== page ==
Mental disorders in Mexican patients with multiple sclerosis.

Research Department and Neuropsychiatric Unit, National Institute of Neurology and Neurosurgery of Mexico, Mexico City, Mexico.
The Journal of neuropsychiatry and clinical neurosciences (Impact Factor: 2.34). 02/2010; 22(1):63-9. DOI: 10.1176/appi.neuropsych.22.1.63
Source: PubMed

ABSTRACT The authors aim to explore psychiatric disorders in Mexican patients with multiple sclerosis. The Structured Clinical Interview for DSM-IV Axis I Disorders, the Montgomery-Asberg Depression Rating Scale, and the Hamilton Anxiety Rating Scale were administered to 37 consecutive multiple sclerosis patients and 37 healthy comparison subjects. The multiple sclerosis group had higher rates of any axis I disorder (OR 1.97; 95% CI=1.78-3.306). The most common comorbid diagnoses were depressive disorders (46% of the multiple sclerosis cases) with higher anxiety scores (p=0.001). No correlations between psychiatric variables, number of relapses, and clinical course of multiple sclerosis were found.

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    ABSTRACT: OBJECTIVES: This study was intended to identify general psychiatric symptoms in multiple sclerosis (MS) patients and to determine the distribution of these psychiatric symptoms by type of MS and degree of disability. METHODS: One hundred fifty-two volunteers, 76 MS patients and 76 healthy controls, matched in terms of age, gender, marital status, years spent in education and income, were included. Psychiatric symptoms were measured using the Symptom Checklist-90-R, Beck Depression Inventory, State-Trait Anxiety Inventory, Pittsburgh Sleep Quality Index, Padua Inventory, Rosenberg Self-Esteem Scale and Eating Attitude Test. Degree of disability was determined using the Expanded Disability Status Scale (EDSS). In addition to being compared between the patient and control groups, scale scores were also compared between groups established on the basis of relapsing-remitting or progressive forms of MS, neurological disability and ambulatory ability. Correlations were determined between EDSS scores and psychiatric scale scores. RESULTS: In addition to symptoms of depression, anxiety and sleep impairment in MS patients, we also determined that less studied symptoms such as somatization, obsession, compulsion, interpersonal sensitivity, anger-hostility, phobic anxiety, paranoid ideation, psychoticism, low self-esteem and distorted eating attitudes were also more frequent compared to the healthy controls. Some symptoms were also more prevalent in progressive MS patients compared to relapsing-remitting subjects. Symptoms increase as degree of disability rises and ambulatory capacity declines. CONCLUSION: Depressive, anxious and sleep impairment symptoms are not the only ones seen in MS patients; other psychiatric symptoms are also common. Further studies are needed to investigate the frequency and causes of these little-investigated symptoms. As seen in patients with a progressive course and greater neurological disability, more psychiatric symptoms develop in patients with more severe disease.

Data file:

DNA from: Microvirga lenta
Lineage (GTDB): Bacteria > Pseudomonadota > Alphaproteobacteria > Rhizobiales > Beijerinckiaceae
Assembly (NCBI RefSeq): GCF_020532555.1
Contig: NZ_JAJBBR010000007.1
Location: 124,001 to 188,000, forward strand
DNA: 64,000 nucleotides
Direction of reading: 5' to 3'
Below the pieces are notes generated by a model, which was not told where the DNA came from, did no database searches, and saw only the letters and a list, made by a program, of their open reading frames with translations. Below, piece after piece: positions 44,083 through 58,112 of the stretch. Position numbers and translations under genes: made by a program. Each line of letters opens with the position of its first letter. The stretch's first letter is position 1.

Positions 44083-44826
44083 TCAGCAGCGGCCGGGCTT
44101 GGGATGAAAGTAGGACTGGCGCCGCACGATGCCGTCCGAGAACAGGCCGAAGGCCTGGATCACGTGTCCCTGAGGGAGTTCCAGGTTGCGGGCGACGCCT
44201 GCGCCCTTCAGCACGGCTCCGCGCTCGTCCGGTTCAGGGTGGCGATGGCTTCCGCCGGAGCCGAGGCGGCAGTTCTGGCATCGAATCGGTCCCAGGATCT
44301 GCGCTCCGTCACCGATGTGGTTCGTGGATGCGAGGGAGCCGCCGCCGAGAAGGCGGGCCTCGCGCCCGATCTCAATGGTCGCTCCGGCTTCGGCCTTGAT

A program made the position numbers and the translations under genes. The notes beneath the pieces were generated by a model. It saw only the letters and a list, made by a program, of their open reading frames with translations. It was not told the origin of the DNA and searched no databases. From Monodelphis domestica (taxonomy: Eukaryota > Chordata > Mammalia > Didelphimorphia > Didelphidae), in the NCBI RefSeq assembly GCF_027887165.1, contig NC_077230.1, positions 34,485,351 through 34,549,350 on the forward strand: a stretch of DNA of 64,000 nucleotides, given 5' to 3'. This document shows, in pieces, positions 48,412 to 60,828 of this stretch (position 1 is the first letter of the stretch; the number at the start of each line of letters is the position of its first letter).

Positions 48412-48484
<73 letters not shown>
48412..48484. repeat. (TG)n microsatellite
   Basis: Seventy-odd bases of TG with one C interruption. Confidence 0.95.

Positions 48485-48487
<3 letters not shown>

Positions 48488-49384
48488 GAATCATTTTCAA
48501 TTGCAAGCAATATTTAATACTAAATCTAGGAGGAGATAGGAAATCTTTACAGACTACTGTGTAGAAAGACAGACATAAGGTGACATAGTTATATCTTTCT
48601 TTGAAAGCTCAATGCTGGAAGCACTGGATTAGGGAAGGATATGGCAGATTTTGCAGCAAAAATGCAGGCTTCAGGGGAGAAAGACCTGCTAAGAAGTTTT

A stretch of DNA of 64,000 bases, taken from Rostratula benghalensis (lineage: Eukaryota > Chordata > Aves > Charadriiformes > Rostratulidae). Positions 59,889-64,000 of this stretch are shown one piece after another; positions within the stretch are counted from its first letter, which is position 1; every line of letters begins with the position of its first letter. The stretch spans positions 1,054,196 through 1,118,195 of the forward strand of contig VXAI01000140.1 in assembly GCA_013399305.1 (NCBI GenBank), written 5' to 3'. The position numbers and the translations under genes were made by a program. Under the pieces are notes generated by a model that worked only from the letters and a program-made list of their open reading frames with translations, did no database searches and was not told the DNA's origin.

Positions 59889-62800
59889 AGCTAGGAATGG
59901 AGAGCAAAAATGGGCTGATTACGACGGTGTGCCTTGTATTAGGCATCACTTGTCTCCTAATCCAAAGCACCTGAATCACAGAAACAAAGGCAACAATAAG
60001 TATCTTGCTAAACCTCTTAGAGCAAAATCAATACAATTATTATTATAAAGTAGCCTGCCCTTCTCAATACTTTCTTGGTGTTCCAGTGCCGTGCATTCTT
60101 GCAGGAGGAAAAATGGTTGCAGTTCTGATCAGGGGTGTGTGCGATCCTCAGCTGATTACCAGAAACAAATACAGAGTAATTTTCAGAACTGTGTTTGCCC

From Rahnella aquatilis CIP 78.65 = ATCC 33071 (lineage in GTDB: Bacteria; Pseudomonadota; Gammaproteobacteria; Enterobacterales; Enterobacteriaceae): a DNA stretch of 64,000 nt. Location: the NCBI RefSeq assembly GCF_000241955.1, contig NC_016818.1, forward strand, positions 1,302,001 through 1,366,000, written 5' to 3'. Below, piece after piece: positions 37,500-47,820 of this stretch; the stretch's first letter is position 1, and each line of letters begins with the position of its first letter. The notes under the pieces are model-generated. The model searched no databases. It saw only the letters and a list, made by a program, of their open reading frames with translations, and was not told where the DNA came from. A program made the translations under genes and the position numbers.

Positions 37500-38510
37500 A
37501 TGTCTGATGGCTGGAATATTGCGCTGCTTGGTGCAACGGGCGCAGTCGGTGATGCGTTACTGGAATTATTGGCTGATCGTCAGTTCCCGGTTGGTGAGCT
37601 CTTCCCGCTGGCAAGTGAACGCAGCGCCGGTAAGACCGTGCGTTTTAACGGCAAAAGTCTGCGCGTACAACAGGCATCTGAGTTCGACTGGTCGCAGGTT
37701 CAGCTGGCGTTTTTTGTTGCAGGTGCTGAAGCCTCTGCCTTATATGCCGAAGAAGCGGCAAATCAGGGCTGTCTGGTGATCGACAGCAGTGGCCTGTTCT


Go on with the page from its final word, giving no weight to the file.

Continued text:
General hospital psychiatry 12/2012; · 2.67 Impact Factor